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AE92 Cold Air Intake
Getting a few extra kW's for not too much cash...

Words: Shano2
Photos: Shano2

The finished product with filter in place I made a cold air induction system for the 20V in my AE92 SX that relocated the air filter down into the cavity inside the inner guard for about $21~$22 (plus the cost of the filter - which you already have) - I wouldn't call that expensive.

Bits you need
I got a 1 foot long piece of 3inch exhaust tube from a local muffler place which was an off-cut (this was given to me for FREE) and a piece of 5mm plate steel approx 4 inches wide (another FREEBIE off-cut from a local welding place) and a piece of Ag pipe / Plastic tube from a place in Smithfield (can find their name again if you're interested) which was a bit over a meter long (which cost $21~$22) plus the filter which you already have. NOTE for the filter to fit in the space I'm talking about it can't be any longer than about 7inches long (K&N part number KN-9030 is spot on).

Here you can see the separate components (except for the AFM adaptor) How to make it
If you look down between the battery and the inner guard there is a hole which has a black plastic tube poking through it, that's actually a plastic box which is mounted under the guard and is pretty much redundant once you fit a K&N anyway so take off the plastic inner guard up under the wheel arch and then remove this box.

Cut a piece of exhaust tube about 3 inches long and two pieces of the plate steel about 1 inch wide * 1 1/2 inches long.

The finished bracket.  Painting it red is optional, but of course being red it does unleash a few extra kW The bracket in place as seen from below The K&N filter in it's new home
IF you have a bench grinder grind one end of each of these pieces of steel plate so that it's rounded which will make it easier to weld to the exhaust tube. The tube which goes through the hole has to be angled forward slightly so when you grind these pieces of steel plate try and grind them at a slight angle.

Using a grinding stone bit for a drill (or better still I had a proper metal cutting tool for the drill) enlarge the hole in the inner guard so the exhaust tube fits through it - go SLIGHTLY larger so the tube can be angled forward.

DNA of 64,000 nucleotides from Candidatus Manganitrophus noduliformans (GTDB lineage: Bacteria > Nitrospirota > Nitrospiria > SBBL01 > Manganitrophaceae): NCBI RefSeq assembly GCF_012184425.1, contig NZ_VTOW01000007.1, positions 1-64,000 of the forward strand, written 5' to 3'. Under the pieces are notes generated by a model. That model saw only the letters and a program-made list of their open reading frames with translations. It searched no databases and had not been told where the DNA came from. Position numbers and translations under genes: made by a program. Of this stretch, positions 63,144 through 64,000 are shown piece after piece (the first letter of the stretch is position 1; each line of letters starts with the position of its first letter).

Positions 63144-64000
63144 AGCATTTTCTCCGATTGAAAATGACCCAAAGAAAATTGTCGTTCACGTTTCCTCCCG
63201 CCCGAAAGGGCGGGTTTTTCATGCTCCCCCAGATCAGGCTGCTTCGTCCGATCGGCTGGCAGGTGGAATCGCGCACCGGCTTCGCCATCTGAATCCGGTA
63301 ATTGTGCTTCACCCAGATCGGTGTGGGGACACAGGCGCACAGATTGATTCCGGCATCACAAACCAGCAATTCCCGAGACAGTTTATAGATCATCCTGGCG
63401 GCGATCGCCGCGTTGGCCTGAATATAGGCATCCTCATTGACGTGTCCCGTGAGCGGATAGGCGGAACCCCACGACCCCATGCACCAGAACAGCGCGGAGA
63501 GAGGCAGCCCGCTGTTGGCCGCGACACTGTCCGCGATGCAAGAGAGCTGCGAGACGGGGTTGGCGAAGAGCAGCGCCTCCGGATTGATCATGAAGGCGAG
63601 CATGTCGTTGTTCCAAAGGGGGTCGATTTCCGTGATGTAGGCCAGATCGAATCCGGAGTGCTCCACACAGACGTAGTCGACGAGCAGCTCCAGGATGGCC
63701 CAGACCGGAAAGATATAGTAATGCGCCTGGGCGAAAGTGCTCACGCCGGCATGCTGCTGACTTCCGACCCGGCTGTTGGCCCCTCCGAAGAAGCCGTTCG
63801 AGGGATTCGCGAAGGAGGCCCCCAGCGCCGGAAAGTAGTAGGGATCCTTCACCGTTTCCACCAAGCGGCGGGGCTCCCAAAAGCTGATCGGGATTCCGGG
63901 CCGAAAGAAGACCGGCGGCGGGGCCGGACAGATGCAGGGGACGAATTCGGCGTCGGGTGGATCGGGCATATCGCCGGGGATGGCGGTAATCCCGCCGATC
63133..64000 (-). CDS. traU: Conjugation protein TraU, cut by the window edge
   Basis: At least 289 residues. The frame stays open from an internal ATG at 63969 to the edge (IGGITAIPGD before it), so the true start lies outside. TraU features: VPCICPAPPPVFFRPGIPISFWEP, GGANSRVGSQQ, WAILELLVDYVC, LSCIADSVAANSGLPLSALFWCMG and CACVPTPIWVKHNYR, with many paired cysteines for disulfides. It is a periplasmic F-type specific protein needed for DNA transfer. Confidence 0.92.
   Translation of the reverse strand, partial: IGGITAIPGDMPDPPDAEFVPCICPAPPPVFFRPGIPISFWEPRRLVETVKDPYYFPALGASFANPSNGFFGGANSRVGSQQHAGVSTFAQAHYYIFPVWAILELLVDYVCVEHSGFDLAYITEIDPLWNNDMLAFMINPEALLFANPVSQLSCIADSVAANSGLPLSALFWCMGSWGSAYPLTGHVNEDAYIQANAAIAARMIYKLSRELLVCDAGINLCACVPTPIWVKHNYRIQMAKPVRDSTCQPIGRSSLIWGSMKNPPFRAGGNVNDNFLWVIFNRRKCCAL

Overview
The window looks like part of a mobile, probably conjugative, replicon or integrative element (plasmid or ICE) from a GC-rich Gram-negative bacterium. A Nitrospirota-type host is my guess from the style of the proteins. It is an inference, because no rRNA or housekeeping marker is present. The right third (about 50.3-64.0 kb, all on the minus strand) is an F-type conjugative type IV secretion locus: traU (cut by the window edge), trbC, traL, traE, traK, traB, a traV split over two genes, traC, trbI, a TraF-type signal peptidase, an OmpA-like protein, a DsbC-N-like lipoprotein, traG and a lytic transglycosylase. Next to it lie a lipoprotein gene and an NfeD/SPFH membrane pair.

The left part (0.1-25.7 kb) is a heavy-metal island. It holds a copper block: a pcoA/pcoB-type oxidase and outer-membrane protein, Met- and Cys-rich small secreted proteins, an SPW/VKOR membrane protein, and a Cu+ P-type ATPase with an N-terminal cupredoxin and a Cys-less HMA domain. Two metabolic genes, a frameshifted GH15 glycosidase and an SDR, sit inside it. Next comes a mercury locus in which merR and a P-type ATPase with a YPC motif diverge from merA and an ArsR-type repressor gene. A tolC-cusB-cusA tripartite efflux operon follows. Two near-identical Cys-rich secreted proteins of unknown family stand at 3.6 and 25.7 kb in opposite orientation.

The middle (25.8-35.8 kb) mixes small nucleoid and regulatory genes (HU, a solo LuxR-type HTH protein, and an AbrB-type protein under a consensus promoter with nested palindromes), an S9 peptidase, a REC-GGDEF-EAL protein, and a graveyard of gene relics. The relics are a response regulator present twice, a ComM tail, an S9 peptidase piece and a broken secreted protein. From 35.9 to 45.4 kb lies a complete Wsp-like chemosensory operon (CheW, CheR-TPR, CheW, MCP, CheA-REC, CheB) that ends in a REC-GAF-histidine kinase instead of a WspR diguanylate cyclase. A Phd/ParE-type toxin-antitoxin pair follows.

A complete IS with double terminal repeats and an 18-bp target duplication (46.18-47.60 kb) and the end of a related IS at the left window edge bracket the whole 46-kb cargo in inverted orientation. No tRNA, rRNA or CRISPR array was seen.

The bracket in place as seen from above If you look at the hole the tube has to go through there are two bolts either side of it - One holds the guard brace in place and I dunno what the other is for but remove both bolts (You'll need to find slightly longer bolts to go in their place with the same thread).

Do a dummy fit by putting the exhaust tube through the hole, fitting the filter on the other side and then place the two pieces of plate (1 inch * 1 1/2 inch) either side of the exhaust tube so that they each cover one of those bolt holes and sit against the exhaust tube where they will end up being welded. Mark the outline of the pieces of plate against the tube and then pull it all out and weld them onto the tube.

Refit the whole thing and now mark out and drill the bolt holes.

Paint it if you like - I did to stop rust, then fit it.

The finished product The Ag pipe joins the bracket you made to the throttle body. I used 3 inch pipe coz I also made an adapter to go onto the 20V's AFM which made it easier to select the size of Ag pipe I used. Obviously select a suitably sized exhaust tube and Ag pipe to suit the size of your throttle body, the inlet diameter of your filter. It all sounds long winded and complicated when you read all the BS above but it really only took a couple of hours to knock up and works very well. I also got some more Ag pipe and ran it from the hole in the front bumper and aimed it at the filter with some flyscreen mesh tied over each end. I haven't had too many problems with water getting splashed into it from the wheels coz I taped up any gaps in the plastic inner guard for a better seal and unless you fully submersed the whole front end in water I don't think a bit of water splashed in around the filter would hurt anyway coz the filter is aimed pretty much straight down so the water won't get far. When I get around to it I'll make up a fibreglass mould of the inner guard to properly seal the filter in.
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